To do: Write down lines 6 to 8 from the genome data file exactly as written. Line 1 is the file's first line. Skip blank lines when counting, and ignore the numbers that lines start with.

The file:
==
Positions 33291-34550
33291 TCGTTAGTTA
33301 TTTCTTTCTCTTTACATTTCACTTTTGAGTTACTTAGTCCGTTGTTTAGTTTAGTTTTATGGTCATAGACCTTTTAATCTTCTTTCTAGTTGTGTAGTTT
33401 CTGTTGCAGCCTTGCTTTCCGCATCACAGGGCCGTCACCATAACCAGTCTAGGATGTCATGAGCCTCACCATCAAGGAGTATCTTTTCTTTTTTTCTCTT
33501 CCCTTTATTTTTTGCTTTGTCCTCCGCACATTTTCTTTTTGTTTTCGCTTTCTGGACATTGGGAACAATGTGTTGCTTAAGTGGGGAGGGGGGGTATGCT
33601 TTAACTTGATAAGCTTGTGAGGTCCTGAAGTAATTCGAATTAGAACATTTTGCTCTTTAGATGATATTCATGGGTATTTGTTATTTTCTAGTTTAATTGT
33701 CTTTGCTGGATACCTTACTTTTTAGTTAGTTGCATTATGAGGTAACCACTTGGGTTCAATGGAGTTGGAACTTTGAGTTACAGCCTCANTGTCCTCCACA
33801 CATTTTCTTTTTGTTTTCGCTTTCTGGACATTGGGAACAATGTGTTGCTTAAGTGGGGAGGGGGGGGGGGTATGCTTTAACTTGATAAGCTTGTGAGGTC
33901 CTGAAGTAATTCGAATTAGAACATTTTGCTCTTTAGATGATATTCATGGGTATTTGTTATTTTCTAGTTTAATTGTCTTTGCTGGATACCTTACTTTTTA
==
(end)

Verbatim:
33601 TTAACTTGATAAGCTTGTGAGGTCCTGAAGTAATTCGAATTAGAACATTTTGCTCTTTAGATGATATTCATGGGTATTTGTTATTTTCTAGTTTAATTGT
33701 CTTTGCTGGATACCTTACTTTTTAGTTAGTTGCATTATGAGGTAACCACTTGGGTTCAATGGAGTTGGAACTTTGAGTTACAGCCTCANTGTCCTCCACA
33801 CATTTTCTTTTTGTTTTCGCTTTCTGGACATTGGGAACAATGTGTTGCTTAAGTGGGGAGGGGGGGGGGGTATGCTTTAACTTGATAAGCTTGTGAGGTC